Puerto Rican Adolescents, Latino Values and Risky Activities

Dr. Myriam Villalobos presented some interesting results from her research on Puerto Rican adolescents at a seminar that took place at Centro on February 19, 2015. She shared the results from her two recent studies about the role of Latino culture on Puerto Rican teens' lives, including their relationships with parents and involvement in risky behaviors. Dr. Villalobos decided to study Puerto Rican adolescents specifically because of the rapid growth of this group compared to other adolescent ethnic groups. It is estimated that in 2020, one quarter of all teens in the U.S.A. will be Latino. Both the lack of research on this group, and the fact that previous research on this group only focus on the negative behaviors, were both factors that motivated Villalobos to conduct her studies.

Both studies measure autonomy in the adolescent, defined as freedom to do things. Villalobos measure the manifestation of their autonomy in four areas: personal issues (that do not affect the welfare of the adolescent), relation to peers, prudential and multifaceted issues, and risky behaviors. The first study examined the links between Latino values and how much Puerto Rican teens share and keep secret from parents about their involvement in risky activities. The study was based on a questionnaire presented to 109 adolescents ages 14-18 from an urban setting in Upstate New York. Several observations were shared, for example the fact that among our adolescents, boys posses more autonomy than girls especially when it comes to risky issues. Another observation was related to the management of information shared with parents. Our adolescents disclose more information to mothers than to fathers. These autonomy interactions were examined within the context of Latino values such as familiarismo and respeto. These values, common in the family culture of Puerto Ricans, have a positive impact on adolescent decisions and consequently their behaviors. Villalobos found a direct relationship between the ideas an adolescent has about what their parents think is right and what they themselves think is right.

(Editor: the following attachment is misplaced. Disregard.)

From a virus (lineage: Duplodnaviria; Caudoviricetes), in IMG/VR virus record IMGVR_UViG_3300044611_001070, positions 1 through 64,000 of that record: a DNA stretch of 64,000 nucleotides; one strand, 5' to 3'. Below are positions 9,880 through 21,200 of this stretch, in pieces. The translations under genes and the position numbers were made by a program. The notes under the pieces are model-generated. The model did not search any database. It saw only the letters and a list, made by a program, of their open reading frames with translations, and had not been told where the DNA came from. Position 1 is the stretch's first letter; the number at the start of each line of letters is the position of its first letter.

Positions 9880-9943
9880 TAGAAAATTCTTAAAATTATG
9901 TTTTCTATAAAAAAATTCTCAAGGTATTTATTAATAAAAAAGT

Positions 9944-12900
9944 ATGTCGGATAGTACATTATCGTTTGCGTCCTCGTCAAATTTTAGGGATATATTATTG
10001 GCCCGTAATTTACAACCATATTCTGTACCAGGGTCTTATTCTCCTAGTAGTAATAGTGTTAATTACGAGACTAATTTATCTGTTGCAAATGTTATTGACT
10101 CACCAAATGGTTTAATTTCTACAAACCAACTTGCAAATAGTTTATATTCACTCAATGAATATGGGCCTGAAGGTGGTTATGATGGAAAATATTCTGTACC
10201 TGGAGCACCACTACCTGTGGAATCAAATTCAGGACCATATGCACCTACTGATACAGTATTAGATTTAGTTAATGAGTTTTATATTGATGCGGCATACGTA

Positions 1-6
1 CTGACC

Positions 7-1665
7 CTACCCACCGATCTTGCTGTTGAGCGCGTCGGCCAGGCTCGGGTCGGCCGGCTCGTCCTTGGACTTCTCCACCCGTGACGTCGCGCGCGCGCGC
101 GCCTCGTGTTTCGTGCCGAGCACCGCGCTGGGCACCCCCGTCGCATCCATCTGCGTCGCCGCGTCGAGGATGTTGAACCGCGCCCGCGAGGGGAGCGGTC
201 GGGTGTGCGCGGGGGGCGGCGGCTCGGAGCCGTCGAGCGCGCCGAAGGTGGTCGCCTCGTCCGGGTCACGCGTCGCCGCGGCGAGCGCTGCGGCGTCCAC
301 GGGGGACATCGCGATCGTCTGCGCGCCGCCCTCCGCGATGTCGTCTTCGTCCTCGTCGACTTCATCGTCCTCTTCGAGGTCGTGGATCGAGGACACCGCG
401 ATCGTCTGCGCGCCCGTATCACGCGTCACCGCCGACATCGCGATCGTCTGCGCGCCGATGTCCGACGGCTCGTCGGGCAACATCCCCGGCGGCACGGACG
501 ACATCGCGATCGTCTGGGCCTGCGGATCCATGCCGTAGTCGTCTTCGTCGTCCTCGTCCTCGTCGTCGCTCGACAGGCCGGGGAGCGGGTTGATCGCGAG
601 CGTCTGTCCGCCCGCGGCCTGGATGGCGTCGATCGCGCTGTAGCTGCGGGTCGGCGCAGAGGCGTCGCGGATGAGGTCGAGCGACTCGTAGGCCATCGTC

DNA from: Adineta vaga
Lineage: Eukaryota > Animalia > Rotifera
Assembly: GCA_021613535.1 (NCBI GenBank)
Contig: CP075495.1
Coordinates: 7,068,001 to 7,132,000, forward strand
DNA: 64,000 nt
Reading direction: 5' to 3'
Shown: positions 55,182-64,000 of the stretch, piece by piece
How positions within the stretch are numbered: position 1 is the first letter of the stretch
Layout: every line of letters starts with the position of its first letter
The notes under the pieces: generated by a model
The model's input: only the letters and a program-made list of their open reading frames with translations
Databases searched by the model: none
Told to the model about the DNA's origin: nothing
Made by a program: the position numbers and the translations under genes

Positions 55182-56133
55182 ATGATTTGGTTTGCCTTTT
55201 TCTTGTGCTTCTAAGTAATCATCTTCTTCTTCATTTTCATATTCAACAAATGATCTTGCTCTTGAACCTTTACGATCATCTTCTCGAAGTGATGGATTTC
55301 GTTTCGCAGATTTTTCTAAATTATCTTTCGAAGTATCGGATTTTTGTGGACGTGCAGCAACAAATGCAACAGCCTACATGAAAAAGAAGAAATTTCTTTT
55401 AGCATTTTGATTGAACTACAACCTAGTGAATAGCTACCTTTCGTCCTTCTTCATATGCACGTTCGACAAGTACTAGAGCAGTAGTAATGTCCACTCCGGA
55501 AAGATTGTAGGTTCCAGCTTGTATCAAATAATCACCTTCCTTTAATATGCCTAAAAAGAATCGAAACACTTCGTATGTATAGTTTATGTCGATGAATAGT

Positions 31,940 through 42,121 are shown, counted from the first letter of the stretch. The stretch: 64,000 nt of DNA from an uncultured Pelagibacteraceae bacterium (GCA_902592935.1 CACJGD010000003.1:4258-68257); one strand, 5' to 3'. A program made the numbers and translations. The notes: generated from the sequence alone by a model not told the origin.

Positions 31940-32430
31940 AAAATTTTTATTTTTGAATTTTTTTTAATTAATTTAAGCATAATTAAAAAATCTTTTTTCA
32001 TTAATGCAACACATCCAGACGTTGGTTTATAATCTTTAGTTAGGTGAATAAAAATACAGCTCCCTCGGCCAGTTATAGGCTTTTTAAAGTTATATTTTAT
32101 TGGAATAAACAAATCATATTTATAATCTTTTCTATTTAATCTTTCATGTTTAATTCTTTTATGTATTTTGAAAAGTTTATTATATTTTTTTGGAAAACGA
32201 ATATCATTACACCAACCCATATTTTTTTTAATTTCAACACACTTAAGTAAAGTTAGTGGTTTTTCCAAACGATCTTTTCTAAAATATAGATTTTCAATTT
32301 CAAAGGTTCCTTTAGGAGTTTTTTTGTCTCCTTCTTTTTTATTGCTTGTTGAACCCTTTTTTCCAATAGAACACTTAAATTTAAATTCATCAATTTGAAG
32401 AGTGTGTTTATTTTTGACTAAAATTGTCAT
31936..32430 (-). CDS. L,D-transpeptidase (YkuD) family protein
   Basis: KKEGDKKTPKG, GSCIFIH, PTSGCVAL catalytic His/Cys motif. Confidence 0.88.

The second study was an analysis of the meaning that Puerto Rican teens ascribe to Latino values and how this meaning influences teens’ activities with peers. Villalobos took a look at how Puerto Rican teens prioritize their Latino family values versus their desires to spend time with peers. The study was based on one or two, individual face-to-face interviews with each of the 105 adolescents between the ages of 13 and 18, from the same urban setting in Upstate New York. The teens in this study were presented with hypothetical situations that affected the relationship of their beliefs with their actions. They were asked to respond to situations that confronted what they should do with what they would do. The results showed a close relationship between the two elements: teens will act according to their beliefs. The reasons given by teens were varied, from feeling obliged, to fear of punishment, to valuing their family values.

Some take away messages from the discussion were: - Adolescent and teens autonomy is healthy, it should be respected and it contributes to opening channels of communications between teens and parents. - Gender difference is evident in the way teens communicate with adults. Girls are generally more communicative, both boys and girls are more communicative to mothers than fathers. - Family and respeto are important elements that Puerto Rican adolescents and teens take into consideration when making decisions, especially decisions that involve risky activities.

The potential benefits that Latino culture can have on teens' lives are evident in the results of this presentation. We look forward to catching more details of Dr. Villalobos research work and her future studies. She is currently a visiting postdoctoral scholar at the National Center for Children and Families at Columbia University, Teacher’s College. There she collaborates with Dr. Jeanne Brooks-Gunn on a project that examines the relative impact of support from the family versus neighborhood on Latino youth’s externalizing and internalizing problems.

For updated information about Centro’s events please Click here and follow us on social media (@CentroPR; #centroevents).